Bristow Group, which provides helicopter services, has filed for Chapter 11 bankruptcy. This comes less than 24 hours after another Houston company, Weatherford International said it intends to file for bankruptcy.
Bristow said that its US subsidiaries and two of its Cayman Islands subsidiaries are included in the Chapter 11 filings. Its other non-US entities are not included.
Certain senior secured noteholders made a $75 million term loan to the company prior to the filing and provided a commitment for a further $75 million in debtor-in-possession (“DIP”) financing.
Earlier this week, I wrote that 9 senior executives, including the newly-installed CEO and CFO were paid large cash retention bonuses.
The company hasn’t filed a quarterly return since September 2018 as the company found material weaknesses in its internal controls. It had obtained waivers of default but the company elected not to make a $12.5 million interest payment in April on its senior loan notes. This means that waivers expired. In an April 12 filing, the company stated it had $202 million in liquidity.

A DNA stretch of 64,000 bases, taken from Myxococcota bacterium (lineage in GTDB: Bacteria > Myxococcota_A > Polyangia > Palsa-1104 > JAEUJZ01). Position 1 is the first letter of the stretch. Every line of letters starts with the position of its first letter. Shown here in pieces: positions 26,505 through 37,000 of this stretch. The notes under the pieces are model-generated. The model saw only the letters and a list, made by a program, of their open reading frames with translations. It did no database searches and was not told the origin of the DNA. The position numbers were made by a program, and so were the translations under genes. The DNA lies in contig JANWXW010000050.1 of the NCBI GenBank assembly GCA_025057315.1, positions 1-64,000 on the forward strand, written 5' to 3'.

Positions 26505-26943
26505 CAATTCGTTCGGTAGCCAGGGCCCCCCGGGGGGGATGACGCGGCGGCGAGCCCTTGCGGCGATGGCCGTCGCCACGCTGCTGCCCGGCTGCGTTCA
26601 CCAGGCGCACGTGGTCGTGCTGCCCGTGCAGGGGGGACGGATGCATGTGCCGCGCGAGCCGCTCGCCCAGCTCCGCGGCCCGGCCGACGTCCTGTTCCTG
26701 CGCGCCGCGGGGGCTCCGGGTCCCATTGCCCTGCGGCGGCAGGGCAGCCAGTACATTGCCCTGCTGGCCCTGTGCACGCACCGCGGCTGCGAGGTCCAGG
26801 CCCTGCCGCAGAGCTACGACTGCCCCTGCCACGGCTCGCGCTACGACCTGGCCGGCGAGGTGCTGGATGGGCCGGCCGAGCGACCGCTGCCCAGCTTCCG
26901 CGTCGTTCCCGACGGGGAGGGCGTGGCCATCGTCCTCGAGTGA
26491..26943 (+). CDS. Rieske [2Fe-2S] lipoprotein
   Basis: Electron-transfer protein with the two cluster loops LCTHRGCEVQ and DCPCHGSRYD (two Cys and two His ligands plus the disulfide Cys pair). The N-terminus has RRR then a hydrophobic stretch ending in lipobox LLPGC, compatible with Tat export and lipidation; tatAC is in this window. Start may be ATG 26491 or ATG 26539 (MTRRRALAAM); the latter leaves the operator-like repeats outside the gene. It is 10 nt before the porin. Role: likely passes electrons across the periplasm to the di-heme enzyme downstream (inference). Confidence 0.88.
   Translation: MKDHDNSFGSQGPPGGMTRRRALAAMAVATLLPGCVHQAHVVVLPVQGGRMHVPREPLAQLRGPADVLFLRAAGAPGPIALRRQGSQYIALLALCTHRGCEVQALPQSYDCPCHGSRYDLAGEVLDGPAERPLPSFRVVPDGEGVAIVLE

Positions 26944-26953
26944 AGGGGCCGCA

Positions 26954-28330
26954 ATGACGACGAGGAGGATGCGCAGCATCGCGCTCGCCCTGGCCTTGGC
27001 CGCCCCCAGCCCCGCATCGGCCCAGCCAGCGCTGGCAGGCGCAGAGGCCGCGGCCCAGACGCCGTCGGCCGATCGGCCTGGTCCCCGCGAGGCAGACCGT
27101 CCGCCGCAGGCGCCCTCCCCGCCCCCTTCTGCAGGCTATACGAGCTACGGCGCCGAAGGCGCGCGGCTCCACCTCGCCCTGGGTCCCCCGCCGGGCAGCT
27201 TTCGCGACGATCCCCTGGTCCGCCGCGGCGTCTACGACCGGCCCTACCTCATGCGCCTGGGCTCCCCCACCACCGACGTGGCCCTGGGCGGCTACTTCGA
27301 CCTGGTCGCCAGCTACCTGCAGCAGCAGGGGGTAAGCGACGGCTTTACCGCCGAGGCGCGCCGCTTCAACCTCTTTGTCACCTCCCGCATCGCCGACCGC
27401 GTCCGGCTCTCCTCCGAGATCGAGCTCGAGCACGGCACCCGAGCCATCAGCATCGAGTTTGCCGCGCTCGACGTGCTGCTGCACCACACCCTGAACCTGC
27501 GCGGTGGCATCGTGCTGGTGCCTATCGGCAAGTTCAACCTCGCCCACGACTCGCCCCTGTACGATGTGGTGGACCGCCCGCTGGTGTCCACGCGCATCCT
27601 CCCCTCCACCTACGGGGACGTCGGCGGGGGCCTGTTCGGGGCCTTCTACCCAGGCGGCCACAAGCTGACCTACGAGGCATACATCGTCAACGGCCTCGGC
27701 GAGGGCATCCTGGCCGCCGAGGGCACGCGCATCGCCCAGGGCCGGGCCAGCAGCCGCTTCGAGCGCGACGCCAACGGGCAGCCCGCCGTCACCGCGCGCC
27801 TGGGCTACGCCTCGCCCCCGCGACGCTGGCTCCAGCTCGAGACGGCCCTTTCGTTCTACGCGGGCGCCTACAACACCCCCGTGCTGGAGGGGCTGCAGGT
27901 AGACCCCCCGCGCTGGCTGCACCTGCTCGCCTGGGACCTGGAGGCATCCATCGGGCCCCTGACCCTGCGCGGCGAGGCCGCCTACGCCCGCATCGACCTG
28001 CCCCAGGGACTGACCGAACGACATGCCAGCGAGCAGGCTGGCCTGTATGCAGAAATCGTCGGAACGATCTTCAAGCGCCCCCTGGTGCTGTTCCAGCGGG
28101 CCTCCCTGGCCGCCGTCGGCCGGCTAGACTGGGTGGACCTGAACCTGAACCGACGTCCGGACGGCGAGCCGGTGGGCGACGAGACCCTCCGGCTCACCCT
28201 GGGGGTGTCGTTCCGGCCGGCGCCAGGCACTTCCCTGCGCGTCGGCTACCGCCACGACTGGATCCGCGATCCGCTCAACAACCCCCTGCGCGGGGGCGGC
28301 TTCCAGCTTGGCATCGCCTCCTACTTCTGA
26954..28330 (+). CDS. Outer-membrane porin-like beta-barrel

Bristow has debt of around $1.5 billion. The senior note holders are owed $895 million while the banks and financial institutions are owed $580 million. The company had assets of $2.86 billion at September 30, 2018.
No details yet on the terms of the restructuring.
Alvarez & Marsal is serving as the company’s restructuring advisor. Houlihan Lokey is serving as the financial advisor to the company.
On Friday, the shares closed at 29 cents (market cap $10 million).